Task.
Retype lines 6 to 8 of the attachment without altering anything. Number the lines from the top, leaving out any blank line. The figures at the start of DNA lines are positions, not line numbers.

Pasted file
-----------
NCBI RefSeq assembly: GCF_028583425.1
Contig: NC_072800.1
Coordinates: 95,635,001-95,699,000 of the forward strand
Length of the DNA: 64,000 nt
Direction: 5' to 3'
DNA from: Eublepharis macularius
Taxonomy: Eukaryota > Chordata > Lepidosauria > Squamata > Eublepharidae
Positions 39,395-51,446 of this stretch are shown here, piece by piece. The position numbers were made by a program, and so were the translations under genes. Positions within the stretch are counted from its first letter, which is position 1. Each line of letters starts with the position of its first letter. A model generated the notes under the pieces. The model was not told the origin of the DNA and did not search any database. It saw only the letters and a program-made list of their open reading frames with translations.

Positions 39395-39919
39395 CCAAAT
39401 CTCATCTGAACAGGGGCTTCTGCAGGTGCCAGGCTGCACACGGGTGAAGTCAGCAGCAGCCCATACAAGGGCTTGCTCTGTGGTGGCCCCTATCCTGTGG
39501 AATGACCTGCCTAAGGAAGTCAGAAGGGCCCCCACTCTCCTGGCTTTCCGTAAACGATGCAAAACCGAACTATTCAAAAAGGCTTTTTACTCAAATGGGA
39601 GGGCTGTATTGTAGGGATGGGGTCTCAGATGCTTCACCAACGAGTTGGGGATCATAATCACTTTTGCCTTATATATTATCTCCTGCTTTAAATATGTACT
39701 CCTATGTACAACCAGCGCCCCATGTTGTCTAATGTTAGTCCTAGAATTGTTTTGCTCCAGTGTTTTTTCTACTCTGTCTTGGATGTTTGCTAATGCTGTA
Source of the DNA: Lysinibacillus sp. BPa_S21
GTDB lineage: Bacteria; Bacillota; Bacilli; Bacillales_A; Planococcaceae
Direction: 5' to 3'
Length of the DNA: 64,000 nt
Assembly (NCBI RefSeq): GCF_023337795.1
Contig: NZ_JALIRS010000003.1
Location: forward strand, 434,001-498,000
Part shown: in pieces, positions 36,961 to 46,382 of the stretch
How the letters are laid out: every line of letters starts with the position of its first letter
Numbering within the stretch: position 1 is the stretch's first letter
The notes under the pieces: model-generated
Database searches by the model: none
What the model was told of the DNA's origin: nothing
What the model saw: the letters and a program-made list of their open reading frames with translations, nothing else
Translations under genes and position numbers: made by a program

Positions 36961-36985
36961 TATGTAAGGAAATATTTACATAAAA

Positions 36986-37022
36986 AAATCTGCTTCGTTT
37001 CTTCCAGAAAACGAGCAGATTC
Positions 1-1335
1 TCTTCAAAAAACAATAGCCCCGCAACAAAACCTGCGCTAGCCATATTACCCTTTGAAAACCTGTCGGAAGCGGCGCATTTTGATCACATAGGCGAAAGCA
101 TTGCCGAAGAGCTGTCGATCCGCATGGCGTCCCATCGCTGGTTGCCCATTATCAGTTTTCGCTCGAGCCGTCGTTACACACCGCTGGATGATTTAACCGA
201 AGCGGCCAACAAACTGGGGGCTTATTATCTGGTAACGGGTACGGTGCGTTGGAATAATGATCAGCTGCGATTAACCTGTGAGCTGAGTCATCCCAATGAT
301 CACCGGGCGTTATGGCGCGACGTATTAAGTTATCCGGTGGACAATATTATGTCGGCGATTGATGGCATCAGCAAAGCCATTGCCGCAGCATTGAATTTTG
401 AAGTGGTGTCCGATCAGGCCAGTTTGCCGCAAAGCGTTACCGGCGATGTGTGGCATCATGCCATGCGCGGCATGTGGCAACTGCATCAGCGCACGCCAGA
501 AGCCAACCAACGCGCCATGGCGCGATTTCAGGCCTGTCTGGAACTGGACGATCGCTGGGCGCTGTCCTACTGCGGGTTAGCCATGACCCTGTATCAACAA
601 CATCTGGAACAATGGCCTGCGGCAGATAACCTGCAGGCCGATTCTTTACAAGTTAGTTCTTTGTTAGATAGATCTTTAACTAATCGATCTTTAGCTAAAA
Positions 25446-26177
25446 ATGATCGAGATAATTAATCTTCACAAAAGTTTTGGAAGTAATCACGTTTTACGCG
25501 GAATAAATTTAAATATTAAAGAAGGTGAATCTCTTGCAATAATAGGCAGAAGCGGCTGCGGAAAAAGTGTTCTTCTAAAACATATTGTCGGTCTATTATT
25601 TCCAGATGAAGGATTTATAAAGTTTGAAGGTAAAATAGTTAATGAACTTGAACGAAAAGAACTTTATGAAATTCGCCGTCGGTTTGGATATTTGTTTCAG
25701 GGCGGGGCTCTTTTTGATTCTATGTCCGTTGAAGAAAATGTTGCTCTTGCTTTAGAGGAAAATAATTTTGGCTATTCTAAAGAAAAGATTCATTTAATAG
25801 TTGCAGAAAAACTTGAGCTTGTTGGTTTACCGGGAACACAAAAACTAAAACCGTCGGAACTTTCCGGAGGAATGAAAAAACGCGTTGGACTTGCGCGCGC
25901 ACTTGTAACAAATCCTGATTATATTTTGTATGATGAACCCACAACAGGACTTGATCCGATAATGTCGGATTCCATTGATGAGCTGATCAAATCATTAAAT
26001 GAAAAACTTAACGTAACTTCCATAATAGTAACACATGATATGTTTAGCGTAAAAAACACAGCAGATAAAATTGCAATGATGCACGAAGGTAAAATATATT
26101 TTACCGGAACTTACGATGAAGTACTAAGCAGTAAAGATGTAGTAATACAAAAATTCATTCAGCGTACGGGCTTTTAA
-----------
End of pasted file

DNA from: Eublepharis macularius
Taxonomy: Eukaryota > Chordata > Lepidosauria > Squamata > Eublepharidae
Positions 39,395-51,446 of this stretch are shown here, piece by piece. The position numbers were made by a program, and so were the translations under genes. Positions within the stretch are counted from its first letter, which is position 1. Each line of letters starts with the position of its first letter. A model generated the notes under the pieces. The model was not told the origin of the DNA and did not search any database. It saw only the letters and a program-made list of their open reading frames with translations.